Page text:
The TCEQ air permitting process was developed through extensive and rigorous data analysis, incorporating modeling, sampling, monitoring and toxicological data gathered and synthesized to ensure that human health and the environment are protected. TCEQ assumptions are highly conservative, going well above and beyond the levels that would be considered to have any potential adverse impacts on human health. Like many other industrial operations, Aggregate Production Operations (APOs) must have stormwater permits to legally operate in Texas. APOs often fall under Sector J of the Multi Sector General Permit (mineral mining and processing facility), which requires an annual comprehensive site compliance evaluation; contains numeric effluent criteria for pH, TSS and nitrates, as applicable; and requires self-reporting using “discharge monitoring reports.” TCEQ administers other regionally-specific water quality programs as well. The TCEQ environmental permitting process is transparent, allowing for multiple forms of public participation and legislative oversight. The public, for example, can subscribe to TCEQ’s permanent mailing list for a specific county, which will include any county air, water and waste permit application notices. In addition, the public is afforded many avenues of public participation for every type of permit, such as public meeting requests, New Source Review Permit Application 30-day comment periods and searching the TCEQ Commissioners’ Integrated Database.
TCEQ can and does seek administrative, civil and criminal penalties for environmental violations. The agency has the authority in administrative cases to levy penalties of up to $25,000 per day, per violation. In some programs, civil judicial cases carry penalties of up to $25,000 per day, per violation. TCEQ is statutorily required to issue any rock crusher operating without an air quality permit fines of up to $10,000 per day. TCEQ’s enforcement actions are published in multiple places, including in the Texas Register and on TCEQ’s website. Facilities must maintain all compliance records on-site and be prepared to make them available to TCEQ upon request to prove they comply with any applicable permit requirements. Emission events must be reported within 24 hours of discovery. An emission event is defined as any upset or unscheduled maintenance, startup or shutdown activity from a common cause that results in unauthorized emissions of air contaminants from one or more emission points. These recordkeeping and reporting requirements ensure TCEQ can adequately monitor, enforce and foster regulatory compliance. State agencies, such as TCEQ, the Railroad Commission of Texas (RRC) and others, have regulatory oversight for activities relating to groundwater quality. Specifically, TCEQ establishes the level of water quality, regulating pollutants that may affect groundwater quality. However, local government regulates the spacing and production of water walls. There are nearly 100 local groundwater conservation districts operating throughout Texas, which regulate how much, how often and for what purpose groundwater can be used. APOs often recycle their water for an efficient and conservative use of this precious resource. Truck traffic from new or expanding APOs is regulated under TxDOT requirements, especially those concerning driveway access to state highways. If, for example, a new turn lane or acceleration/deceleration lane is required, the APO must adhere to a “donation agreement,” making it responsible for construction of the road improvement according to TxDOT design requirements. APOs must pay for those road improvements. As Texas grows, so does the demand for aggregate, concrete and cement, which are integral to the state’s success. No adverse health effects are associated with APOs operating in proximity to neighborhoods, schools or commercial developments. Visible particulate matter (PM) from the operations is a complex mixture of particles emitted during the crushing process, which is often visible and can be a nuisance. In most cases, however, the PM emitted from rock crushing operations is too large to be inhaled and does not pose any health-related risks. Large particles, in fact, typically fall onto the ground close to the source of crushing operations and do not travel off-site. Operations typically use controls such as paving in-plant roads and work areas, water spraying stockpiles and using suction shrouds and three-sided curtains to prevent flyaway dust.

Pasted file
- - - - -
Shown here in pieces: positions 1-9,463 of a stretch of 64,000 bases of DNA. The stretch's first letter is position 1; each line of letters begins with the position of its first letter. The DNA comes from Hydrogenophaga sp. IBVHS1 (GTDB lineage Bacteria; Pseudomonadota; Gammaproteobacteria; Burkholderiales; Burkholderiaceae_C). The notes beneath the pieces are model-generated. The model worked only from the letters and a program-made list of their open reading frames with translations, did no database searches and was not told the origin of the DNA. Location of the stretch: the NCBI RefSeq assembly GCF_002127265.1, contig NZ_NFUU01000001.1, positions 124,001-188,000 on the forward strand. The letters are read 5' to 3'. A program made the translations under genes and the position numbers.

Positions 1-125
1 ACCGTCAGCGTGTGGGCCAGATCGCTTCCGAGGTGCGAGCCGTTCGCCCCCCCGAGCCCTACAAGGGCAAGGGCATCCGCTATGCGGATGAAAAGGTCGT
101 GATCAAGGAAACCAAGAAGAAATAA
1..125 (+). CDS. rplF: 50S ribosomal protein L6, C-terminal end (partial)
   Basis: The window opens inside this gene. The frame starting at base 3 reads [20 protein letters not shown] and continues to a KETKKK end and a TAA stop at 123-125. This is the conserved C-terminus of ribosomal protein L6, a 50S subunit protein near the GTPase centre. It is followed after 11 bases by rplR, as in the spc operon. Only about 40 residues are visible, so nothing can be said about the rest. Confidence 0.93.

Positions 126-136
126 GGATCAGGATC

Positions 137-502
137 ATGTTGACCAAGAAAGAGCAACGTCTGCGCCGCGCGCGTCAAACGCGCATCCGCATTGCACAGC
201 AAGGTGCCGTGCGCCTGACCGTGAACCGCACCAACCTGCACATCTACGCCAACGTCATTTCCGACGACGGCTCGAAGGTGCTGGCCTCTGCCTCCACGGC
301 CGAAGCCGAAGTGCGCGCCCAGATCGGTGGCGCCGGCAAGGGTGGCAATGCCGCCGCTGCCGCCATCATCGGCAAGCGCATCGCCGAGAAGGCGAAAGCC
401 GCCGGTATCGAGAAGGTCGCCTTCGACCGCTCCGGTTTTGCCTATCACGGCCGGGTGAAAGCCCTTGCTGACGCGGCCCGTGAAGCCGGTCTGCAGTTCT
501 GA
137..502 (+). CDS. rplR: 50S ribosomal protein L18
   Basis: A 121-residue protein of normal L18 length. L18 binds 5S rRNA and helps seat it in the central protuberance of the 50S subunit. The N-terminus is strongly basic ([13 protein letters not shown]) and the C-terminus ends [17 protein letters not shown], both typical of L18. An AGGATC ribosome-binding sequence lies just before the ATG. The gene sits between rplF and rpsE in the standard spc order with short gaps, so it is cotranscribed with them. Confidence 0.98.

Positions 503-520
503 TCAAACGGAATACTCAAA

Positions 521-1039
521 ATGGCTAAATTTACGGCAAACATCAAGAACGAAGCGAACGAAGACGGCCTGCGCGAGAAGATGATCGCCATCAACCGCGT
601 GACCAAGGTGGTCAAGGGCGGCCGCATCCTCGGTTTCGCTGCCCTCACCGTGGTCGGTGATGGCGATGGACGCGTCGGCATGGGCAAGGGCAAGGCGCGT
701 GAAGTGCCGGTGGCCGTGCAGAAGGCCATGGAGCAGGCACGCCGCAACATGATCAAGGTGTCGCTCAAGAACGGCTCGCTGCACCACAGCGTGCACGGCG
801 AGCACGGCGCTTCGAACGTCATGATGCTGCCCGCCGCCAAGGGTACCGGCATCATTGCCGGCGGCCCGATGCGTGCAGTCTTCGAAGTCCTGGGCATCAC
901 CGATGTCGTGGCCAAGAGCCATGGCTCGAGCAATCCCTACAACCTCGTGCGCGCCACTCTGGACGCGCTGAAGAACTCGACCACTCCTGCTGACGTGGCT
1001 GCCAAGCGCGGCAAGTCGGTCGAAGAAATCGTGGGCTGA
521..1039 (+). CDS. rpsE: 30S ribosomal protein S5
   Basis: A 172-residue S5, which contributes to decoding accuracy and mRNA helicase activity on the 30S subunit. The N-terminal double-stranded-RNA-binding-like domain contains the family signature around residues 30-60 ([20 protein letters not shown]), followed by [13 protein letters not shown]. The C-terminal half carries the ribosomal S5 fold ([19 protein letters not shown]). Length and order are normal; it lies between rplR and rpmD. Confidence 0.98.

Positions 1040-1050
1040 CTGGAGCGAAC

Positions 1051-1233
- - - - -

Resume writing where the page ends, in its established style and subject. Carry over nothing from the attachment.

Texans demand a growing infrastructure

Texas grows by 1,000 people a day
 
Texans consume

2 yards of concrete
10 tons of aggregate
0.6 tons of cement

*annually per capita
 
Aggregates are essential to everyday life
 
 
Average modern home
400 tons of aggregates
 
 
One lane-mile of a four-lane interstate highway 38,000 tons of aggregates*
*National Stone, Sand & Gravel Association
For more information
a more detailed account of these facts may be viewed by clicking each header on this page.